Nick Warfield’s work makes use of materials that society deems trash or rubbish. His creations are amazing and engaging! Focus visited Nick at his studio, to find out more.
Nick, can you tell us about your connection to the local area?
I have been living in the Bellingen Shire for the past seven years, spending three of the last years in Hungry Head. I chose to move to the country from Newcastle to be more connected to the bush, community and the wildlife and have the breathing space that the country offers to make art.
How did you become involved in the visual arts?
I’ve always been handy from a very young age, but for years struggled to find an outlet. After school I was working in the construction industry and was keen to study architecture at uni. At the last minute, I kinda backflipped and decided to enrol in a Bachelor of Fine Arts at the University of Newcastle. I was unsure what I would major in, until I went to my first sculpture class and took to it like a duck to water.
What are you working on at the moment?
I have just recently returned from the Woodford Folk Festival, where I was commissioned to do a whole range of artwork installations, including the installation of three large scale bird sculptures for one of the venues within the festival. The birds were constructed out of a lightweight metal frame and clad with bumper bars sourced from local wreckers. The pieces went down really well and I am really excited about this new material, as it is durable, has an amazing scope for colour and can suit outdoor crowded environments like public spaces and festivals. It’s also fun going big!
What are the themes contained in your work?
Birds are the main theme in my work and I consider them my muses in a lot of ways, as I feel a strong affinity and connection to them. The three types of birds (Fairy Wren, Kingfisher and Willy Wagtail) were chosen based on their relevance to the local environment where they were to be installed. Using the car parts as materials was inspired by a collaborative sculpture I built at the Northbank Community Gardens with a mate. My mate had worked as a panel beater for years and cottoned on to the huge waste of bumper bars and the potential opportunity in it.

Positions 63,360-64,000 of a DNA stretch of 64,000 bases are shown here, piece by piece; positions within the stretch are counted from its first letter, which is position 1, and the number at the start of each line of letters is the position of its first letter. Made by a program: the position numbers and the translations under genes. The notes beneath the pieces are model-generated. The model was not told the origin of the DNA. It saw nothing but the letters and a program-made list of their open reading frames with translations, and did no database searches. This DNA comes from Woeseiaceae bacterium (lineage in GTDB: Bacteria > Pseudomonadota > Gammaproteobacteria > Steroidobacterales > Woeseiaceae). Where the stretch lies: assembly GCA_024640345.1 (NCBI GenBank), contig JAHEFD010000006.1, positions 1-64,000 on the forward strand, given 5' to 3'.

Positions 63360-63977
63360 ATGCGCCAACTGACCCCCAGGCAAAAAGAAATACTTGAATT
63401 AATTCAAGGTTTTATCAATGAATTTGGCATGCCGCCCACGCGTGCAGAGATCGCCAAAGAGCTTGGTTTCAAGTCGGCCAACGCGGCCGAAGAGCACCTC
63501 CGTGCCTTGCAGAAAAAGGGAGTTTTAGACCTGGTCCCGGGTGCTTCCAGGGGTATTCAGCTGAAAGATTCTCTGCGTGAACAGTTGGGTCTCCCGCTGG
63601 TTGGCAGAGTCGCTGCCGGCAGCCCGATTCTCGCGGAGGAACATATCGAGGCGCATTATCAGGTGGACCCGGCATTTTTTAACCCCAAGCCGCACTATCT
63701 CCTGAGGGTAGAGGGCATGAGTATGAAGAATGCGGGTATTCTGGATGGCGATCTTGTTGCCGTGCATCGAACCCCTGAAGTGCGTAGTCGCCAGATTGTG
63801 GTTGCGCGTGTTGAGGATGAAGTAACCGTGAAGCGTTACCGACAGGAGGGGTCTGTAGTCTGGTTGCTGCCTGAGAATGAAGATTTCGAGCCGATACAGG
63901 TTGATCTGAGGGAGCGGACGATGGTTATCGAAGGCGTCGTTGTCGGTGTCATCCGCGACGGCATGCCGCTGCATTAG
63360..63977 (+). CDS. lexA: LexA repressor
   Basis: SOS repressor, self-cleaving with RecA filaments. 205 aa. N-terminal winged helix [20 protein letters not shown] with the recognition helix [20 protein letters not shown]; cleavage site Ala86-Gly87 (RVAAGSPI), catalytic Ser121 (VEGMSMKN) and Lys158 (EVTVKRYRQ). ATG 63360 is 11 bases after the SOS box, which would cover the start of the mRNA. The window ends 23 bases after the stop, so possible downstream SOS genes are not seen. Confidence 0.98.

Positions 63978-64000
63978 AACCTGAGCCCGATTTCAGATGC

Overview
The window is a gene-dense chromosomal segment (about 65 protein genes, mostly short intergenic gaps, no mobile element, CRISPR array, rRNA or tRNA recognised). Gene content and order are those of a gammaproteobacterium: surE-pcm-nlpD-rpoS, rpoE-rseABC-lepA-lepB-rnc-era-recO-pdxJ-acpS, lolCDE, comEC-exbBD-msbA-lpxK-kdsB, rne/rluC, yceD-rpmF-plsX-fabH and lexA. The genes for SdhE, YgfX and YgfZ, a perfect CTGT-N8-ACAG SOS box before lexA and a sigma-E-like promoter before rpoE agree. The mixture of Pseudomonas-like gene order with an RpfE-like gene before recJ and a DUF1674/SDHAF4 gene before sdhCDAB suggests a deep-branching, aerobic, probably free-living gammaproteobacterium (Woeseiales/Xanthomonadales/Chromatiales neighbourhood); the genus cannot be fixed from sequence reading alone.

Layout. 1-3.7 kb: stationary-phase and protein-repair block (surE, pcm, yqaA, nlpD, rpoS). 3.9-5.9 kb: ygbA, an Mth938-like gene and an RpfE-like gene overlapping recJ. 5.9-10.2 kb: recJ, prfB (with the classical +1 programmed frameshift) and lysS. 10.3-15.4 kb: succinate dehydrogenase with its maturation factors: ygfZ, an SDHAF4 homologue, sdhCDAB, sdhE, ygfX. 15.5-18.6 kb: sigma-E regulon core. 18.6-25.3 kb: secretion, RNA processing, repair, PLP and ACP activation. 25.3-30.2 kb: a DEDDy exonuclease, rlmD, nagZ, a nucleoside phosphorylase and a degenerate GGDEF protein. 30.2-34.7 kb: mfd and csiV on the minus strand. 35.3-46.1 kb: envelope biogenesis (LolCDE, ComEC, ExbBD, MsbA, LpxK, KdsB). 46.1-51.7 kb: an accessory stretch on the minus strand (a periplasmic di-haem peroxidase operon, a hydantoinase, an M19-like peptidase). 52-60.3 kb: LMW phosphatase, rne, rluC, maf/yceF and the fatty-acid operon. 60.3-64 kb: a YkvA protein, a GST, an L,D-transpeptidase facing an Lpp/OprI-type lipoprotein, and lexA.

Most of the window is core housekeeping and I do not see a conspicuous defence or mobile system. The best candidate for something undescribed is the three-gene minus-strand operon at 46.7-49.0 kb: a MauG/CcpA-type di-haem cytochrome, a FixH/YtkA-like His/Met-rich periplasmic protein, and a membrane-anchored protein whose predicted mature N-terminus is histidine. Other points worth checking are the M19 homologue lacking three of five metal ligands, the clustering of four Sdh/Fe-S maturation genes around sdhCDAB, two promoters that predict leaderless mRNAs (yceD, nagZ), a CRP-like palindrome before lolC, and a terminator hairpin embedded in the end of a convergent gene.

How would you describe your style?
My style is in a fluid state of change and adaptation, but the underlying thread that is always there is the idea of renewal, regeneration and resourcefulness. I like to try and adhere to the laws of nature in my process in a metaphorical way. Be true to the material, be true to the environment you are in, and be true to yourself. Starting a piece starts very simple, with an idea that sparks the motivation to do it. I begin to collect materials that respond to that initial spark and build from there. I don’t have the end destination in my mind, so there is a lot of dancing around in the dark feeling it out.
One of my mantras is the eyeballs never lie; if you can trust them, then they will say yes or they will say no. I think as I mature as an artist, my eyeballs will make better decisions. Also, I think art is intrinsically linked with spirit, so it is important to imbue your work with a spiritual core.
Where do you find inspiration?
Family, friends, in my backyard, and out the front door.
Where do you find your materials?
The world is full of trash if you are looking. Opportunities are everywhere: op shops, tip shops, hard rubbish, backyards, markets, salvage yards, smash repairers, kitchen cupboards – you name it.
Do you get a kick out of using discarded goods to create your works?
The biggest pleasure I have is starting the week with a pile of what is deemed by society to be rubbish or waste, and by the end of the week has been transformed and used to create usually a bird or animal with its own life force, character and charm.
How do discarded goods’ shape and form inspire your creations?
Serendipity plays a huge role in the construction of one of my sculptures. The right piece, if I am open to it, will find me. Eyeballs are usually found in this auspicious way. Also, using found objects in my sculpture I can have a lot of fun in playing with objects that have particular associations or points of reference. This can be due to the history, function or design of the object. When I am commissioned by a particular someone to make an artwork, I like to use objects that connect to that person. If they’re a plumber, I’ll use a pipe wrench or copper pipe, for example.
Any artists who inspire you?
I find that the people who inspire me the most are in my community.
What about a specific period of art?
There is nothing more exciting than right now!
Do you have any advice for aspiring artists?
My advice would be do it; do it now, and think about what you are doing later.
What is the favourite piece you have created?
My favourite pieces are the works I do for friends and family that have no monetary value attached, but are a gift that I am lucky enough to be able to give.
Plans for the future?
I have a two year old daughter and another bub due in April. My plan is to strike a balance between being a professional artist and being a good dad and husband.
Where can people find out more about your art?
Website is www.nickwarfield.com
I will be exhibiting at Urunga Sculpture in the Park at the end of January, and hope to exhibit once again at Swell Sculpture Festival and Woodford Folk Festival at the end of the year. Plus, I will be seeking out opportunities to exhibit locally and in the city.